Her journey has had its fair share of ups and down; but she has flourished because in difficult situation she has looked for the positive and focused on doing her best.  She’s approached life with the, “I’m going to be the sales rep of the year” mentality, instead of believing “this situation is unfair, and I’ll never make it.” That approach has made her happy. She feels truly blessed.

****

A few days after meeting with Denise, I was having a bad day because there was something I just couldn’t get off my mind. I spent all day dwelling on the bad situation and by the end of the day, the negative thoughts caught up to me.

Then I remembered what Denise had said, “Why label something as good or bad? Why can’t we just accept the situation for what it is?”

That’s when Denise’s words about acceptance really sunk in.

We often get stuck wallowing in situations we can’t control: the weather, genetics, the economy, the past, a bad sales territory—whatever it might be. And we let those situations drag us down. We focus on why it’s unfair or wish with all our might that we can snap our fingers and solve the problem.

It’s because acceptance is so damn hard.

No one wants to face the reality that their life has an imperfection. So we default to denial. We either dwell on the problem or push it under a rug and pretend its not there. But that doesn’t work. Refusing to accept situations we cannot change leads to devoting significant emotional and mental energy to changing a situation that we have zero control over. This turns the situation into a black hole for negative energy that entrenches our thoughts in a negative cycle. A cycle that is ineffective and sometimes destructive.

But if we can find the strength to push through the emotion and pain necessary to accept reality, we can redirect our focus to identifying the issues we can control. We start looking for solutions instead of wallowing in the problem.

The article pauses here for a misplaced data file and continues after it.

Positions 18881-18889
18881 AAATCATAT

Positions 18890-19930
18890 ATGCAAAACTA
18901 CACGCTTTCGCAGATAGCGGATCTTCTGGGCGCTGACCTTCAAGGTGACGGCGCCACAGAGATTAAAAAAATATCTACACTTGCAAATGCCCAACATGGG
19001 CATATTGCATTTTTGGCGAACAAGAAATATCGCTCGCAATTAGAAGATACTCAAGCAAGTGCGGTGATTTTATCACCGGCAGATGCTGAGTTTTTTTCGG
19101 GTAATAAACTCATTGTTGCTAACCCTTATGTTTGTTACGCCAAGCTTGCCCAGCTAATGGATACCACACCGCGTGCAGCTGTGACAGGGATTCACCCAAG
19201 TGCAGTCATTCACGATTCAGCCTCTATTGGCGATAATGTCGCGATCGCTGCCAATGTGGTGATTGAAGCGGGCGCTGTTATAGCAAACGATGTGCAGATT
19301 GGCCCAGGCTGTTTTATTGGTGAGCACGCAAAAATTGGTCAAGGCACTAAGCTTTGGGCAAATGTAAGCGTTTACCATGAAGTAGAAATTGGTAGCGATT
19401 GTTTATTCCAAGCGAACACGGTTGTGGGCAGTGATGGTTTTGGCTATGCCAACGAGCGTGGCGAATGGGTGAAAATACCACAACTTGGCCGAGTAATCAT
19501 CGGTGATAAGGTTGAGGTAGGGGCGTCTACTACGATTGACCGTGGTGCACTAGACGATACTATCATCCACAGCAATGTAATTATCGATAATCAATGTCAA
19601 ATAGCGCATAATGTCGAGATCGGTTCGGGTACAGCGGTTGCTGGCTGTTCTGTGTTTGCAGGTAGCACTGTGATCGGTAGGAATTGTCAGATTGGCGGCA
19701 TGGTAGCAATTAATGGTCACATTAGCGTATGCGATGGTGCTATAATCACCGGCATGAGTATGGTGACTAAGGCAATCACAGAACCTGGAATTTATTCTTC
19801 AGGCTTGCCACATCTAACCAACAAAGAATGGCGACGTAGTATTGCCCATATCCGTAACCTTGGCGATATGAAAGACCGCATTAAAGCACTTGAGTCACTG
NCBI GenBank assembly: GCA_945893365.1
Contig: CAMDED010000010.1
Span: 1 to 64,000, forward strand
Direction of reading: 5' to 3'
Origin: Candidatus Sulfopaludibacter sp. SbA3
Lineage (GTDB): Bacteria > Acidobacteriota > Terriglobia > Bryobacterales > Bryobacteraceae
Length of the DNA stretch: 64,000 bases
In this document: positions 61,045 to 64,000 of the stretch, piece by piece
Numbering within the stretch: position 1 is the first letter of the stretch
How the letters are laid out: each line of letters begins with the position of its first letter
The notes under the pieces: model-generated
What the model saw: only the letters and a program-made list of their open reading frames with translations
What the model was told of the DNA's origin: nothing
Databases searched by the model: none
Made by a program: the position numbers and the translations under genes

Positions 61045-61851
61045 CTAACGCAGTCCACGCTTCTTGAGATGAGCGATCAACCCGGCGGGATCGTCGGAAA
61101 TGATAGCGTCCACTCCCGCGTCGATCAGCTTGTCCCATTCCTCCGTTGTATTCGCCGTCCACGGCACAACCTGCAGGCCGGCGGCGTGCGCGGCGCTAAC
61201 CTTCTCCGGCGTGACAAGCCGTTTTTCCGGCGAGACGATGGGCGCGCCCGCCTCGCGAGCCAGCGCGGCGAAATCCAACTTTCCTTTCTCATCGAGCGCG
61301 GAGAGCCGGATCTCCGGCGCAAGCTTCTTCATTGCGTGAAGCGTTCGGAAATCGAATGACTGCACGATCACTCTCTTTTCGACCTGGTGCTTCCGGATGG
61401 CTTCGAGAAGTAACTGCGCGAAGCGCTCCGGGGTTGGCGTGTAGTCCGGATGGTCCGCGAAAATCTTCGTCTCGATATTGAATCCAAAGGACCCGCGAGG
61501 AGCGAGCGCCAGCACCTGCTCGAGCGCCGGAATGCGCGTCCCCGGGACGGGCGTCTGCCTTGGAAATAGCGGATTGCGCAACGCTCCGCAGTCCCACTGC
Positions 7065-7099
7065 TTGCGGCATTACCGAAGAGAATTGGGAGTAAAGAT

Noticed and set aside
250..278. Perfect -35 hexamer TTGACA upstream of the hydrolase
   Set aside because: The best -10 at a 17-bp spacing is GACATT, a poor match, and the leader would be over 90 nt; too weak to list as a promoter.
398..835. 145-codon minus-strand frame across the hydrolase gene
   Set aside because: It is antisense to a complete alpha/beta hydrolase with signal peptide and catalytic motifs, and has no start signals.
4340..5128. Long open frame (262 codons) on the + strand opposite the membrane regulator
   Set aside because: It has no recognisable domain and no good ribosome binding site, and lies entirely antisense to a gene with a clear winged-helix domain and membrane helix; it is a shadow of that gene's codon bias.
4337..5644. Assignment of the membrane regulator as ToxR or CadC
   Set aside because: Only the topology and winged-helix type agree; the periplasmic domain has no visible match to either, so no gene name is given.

The process of acceptance has transformative affects. It’s the reason Denise became sales rep of the year and a reason she and Mike have succeeded in the restaurant business and their mission to play a positive role in the community.

As I sat in my bad mood feeling the weight of the world on top of me, I thought about Denise and how that sales meeting changed her life. How it shifted her thinking and got her out the door selling.

In a way, cup 14 is like that sales meeting. Talking with Denise didn’t solve any of my problems, but it did reframe them. I realized that when life is pushing down on me, I’m just wasting energy pushing back. As hard as it is to let go—the more efficient use of that energy is finding a way to move forward.

I realize looking for the positive in difficult situations seems like a cliché. Its too easy to say, impossible to do. Accept terrible situations and emotional pain? Please. This isn’t Pollyanna.

But here is what I learned from Denise: if we can’t find acceptance, we get dragged down by denial and negativity. And that is no way to spend a lifetime.

Alright, so how do we find acceptance? What exactly is acceptance? How long does it take? How do I know when I’ve done it?

I don’t know those answers, which is why acceptance is damn hard.

But I think it’s worth finding out.